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Google updates Ads misrepresentation policy
17 February 2024
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"falsely implying affiliation or endorsement"

Google updates Ads misrepresentation policy

Google has announced in a post in its Advertising Policies Help Center an update to the Unacceptable Business Practices section of its Misrepresentation policy.

Starting in April 2024 in France - and in March 2024 elsewhere worldwide - this section of the policy will include the following Unacceptable Business Practice:

"Enticing users to part with money or information by impersonating or falsely implying affiliation with or endorsement by a public figure, brand or organization."

Google goes on to say:

"We take violations of this policy very seriously and consider them egregious. If we find violations of this policy, we will suspend your Google Ads accounts upon detection and without prior warning, and you will not be allowed to advertise with us again."

Other Unacceptable Business Practices already forbidden and subject to enforcement include:

Scamming users by concealing or misstating information about the advertiser’s business, product, or service

Ad destinations that use “phishing” techniques to gather user information

Coordinating with other sites or accounts and concealing or misrepresenting your identity or other material details about yourself, where your content relates to politics, social issues, or matters of public concern

Directing content about politics, social issues, or matters of public concern to users in a country other than your own, if you misrepresent or conceal your country of origin, or other material details about yourself

Making misleading statements, obscuring, or omitting material information about your identity, affiliations, or qualifications

Providing an inaccurate business name or business name that does not clearly represent the advertised business or disambiguates from similar businesses in the ad or user interactions

Failure to clearly and conspicuously disclose the payment model or full expense that a user will bear

Advertising products or services as free when they are chargeable

Ads that use clickbait tactics or sensationalist text or imagery to drive traffic

Ads that use negative life events such as death, accidents, illness, arrests or bankruptcy to induce fear, guilt or other strong negative emotions to pressure the viewer to take immediate action.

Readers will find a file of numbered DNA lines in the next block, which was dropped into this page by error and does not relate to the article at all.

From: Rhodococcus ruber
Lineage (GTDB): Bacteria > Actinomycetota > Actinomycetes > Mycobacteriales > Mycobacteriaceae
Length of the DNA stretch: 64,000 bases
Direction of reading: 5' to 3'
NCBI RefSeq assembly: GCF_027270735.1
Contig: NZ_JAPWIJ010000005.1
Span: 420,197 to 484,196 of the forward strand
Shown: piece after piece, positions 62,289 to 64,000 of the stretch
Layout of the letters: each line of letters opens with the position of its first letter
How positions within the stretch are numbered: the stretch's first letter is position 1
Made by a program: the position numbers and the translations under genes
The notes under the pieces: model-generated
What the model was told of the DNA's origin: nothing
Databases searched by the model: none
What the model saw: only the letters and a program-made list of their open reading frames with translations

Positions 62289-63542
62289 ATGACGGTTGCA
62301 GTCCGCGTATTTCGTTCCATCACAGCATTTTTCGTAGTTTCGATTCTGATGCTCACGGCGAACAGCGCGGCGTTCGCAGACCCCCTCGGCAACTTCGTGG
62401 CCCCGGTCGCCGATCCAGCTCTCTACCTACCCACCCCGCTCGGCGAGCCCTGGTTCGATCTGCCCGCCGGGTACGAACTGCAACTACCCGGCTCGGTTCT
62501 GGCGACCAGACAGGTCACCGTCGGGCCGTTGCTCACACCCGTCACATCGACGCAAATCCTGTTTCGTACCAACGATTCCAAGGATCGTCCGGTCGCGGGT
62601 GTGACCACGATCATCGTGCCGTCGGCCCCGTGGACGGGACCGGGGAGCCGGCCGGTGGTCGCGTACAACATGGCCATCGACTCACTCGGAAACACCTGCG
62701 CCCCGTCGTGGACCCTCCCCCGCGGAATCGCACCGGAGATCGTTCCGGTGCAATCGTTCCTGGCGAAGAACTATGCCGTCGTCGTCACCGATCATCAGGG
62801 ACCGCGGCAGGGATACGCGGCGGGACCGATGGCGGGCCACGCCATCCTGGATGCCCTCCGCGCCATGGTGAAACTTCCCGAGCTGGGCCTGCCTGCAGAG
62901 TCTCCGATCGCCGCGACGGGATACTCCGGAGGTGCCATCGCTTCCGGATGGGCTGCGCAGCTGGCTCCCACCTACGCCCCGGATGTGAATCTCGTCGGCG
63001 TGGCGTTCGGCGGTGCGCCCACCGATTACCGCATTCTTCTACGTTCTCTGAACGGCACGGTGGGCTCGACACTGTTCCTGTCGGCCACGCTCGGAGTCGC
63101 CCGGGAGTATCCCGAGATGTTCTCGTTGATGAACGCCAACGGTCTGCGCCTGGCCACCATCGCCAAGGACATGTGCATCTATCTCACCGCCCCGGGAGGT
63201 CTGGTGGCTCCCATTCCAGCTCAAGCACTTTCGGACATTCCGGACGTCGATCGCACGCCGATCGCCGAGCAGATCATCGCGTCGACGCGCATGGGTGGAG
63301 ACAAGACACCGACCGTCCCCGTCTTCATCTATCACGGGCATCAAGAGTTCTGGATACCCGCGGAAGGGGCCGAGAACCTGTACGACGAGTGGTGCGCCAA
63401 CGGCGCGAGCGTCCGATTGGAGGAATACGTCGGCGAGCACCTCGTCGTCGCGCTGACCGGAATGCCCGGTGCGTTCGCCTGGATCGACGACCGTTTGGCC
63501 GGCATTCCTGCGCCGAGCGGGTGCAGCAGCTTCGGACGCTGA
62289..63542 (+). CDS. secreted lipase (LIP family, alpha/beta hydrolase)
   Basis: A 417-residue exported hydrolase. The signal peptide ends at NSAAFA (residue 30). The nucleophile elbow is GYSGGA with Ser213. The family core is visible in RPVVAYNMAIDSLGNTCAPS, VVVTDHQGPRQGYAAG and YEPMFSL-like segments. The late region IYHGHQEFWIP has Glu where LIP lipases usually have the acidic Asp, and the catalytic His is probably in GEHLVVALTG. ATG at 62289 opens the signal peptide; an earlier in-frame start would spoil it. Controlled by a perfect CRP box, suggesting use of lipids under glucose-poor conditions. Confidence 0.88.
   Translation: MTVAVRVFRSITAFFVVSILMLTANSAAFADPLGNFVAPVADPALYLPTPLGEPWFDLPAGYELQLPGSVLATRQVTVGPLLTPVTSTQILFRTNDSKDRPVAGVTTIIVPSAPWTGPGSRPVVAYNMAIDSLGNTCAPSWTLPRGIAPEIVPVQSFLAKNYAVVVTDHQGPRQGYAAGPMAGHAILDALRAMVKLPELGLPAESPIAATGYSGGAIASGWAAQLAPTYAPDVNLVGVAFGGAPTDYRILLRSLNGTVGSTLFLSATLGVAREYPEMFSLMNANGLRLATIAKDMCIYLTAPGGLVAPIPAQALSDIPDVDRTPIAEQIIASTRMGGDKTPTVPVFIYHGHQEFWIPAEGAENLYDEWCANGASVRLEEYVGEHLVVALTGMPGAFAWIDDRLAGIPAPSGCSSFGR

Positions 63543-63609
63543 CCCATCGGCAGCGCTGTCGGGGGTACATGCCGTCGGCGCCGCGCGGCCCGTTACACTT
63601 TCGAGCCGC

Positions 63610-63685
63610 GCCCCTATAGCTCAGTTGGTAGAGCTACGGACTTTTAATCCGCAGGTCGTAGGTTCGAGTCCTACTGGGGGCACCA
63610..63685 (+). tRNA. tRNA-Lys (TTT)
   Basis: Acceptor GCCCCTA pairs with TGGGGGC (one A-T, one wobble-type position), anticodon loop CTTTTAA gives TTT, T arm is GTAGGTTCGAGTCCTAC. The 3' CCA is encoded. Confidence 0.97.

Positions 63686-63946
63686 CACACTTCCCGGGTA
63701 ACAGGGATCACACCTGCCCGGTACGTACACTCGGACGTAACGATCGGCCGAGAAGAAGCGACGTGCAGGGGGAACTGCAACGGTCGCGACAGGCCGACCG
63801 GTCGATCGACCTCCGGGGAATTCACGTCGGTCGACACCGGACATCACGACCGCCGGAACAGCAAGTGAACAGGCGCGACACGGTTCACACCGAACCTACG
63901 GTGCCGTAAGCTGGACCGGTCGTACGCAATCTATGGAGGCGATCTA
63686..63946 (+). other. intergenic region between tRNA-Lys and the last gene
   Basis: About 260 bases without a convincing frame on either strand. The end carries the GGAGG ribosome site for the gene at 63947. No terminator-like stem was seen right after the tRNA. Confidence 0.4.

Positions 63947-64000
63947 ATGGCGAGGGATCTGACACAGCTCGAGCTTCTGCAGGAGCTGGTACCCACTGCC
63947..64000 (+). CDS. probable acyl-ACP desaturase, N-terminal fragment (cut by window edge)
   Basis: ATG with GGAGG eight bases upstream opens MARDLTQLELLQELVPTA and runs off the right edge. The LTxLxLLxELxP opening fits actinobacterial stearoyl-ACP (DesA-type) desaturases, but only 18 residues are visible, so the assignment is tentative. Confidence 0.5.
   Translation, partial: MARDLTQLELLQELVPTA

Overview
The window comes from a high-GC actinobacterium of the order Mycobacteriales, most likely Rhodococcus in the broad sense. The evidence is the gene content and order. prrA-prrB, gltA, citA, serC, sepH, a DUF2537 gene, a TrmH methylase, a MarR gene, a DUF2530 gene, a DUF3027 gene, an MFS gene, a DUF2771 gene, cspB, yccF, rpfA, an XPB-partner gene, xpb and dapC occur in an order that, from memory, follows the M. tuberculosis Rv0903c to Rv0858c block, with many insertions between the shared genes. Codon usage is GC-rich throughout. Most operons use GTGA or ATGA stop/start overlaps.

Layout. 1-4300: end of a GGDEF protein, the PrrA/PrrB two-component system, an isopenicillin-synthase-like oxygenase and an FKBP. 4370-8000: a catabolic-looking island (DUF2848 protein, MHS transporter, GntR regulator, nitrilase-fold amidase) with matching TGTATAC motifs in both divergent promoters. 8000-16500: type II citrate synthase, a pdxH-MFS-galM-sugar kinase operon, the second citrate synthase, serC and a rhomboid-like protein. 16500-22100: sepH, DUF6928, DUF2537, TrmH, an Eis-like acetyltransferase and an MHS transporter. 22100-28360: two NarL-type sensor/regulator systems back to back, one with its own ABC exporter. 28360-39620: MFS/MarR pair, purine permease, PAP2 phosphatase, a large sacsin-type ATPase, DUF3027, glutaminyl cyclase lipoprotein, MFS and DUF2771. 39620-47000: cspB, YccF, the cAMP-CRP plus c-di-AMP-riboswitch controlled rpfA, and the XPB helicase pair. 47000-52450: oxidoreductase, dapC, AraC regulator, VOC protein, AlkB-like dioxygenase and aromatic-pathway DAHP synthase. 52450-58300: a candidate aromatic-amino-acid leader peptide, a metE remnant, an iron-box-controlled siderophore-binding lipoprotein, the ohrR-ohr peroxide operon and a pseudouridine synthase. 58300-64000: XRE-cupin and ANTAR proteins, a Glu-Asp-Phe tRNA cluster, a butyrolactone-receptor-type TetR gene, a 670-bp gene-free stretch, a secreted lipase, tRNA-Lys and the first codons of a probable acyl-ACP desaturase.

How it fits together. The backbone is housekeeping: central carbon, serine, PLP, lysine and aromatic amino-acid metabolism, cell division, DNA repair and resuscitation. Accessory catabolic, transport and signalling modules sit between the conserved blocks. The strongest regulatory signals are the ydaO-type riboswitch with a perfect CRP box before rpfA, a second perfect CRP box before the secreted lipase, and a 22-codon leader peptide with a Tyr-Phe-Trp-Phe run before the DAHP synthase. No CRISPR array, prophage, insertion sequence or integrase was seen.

Ads that make it difficult for the user to understand they are interacting with an ad

Manipulating media to deceive, defraud, or mislead others

Making inaccurate claims or claims that entice the user with an improbable result (even if this result is possible) as the likely outcome a user can expect

Promotions that are not relevant to the destination

Promising products, services, or promotional offers in the ad that are unavailable or aren't easily found from the destination

That's a formidable list of things that could get you kicked off Google Ads, for sure.

But keep in mind that - in the USA at least - advertisers are allowed some leeway in making claims because of the well-established concept of puffery in advertising:

Puffery means conveying an overstated belief about some good or service to a prospective buyer with the goal of making a sale of that good or service. Puffery is distinct from fraud, in which someone makes a factual misrepresentation intending for another party to rely on, who then does reasonably rely on it and suffers resulting harm. Puffery, unlike fraud, is characterized by the idea that no puffing statements could be reasonably relied upon because they are statements of opinion rather than fact.

So saying "I'm the best website designer in Massachusetts" probably won't get you banned from Google Ads, but saying "I was named the best website designer in Massachusetts by the Boston Globe" very well might, if that's not in fact the case.

Simple rule of thumb: always tell the truth.

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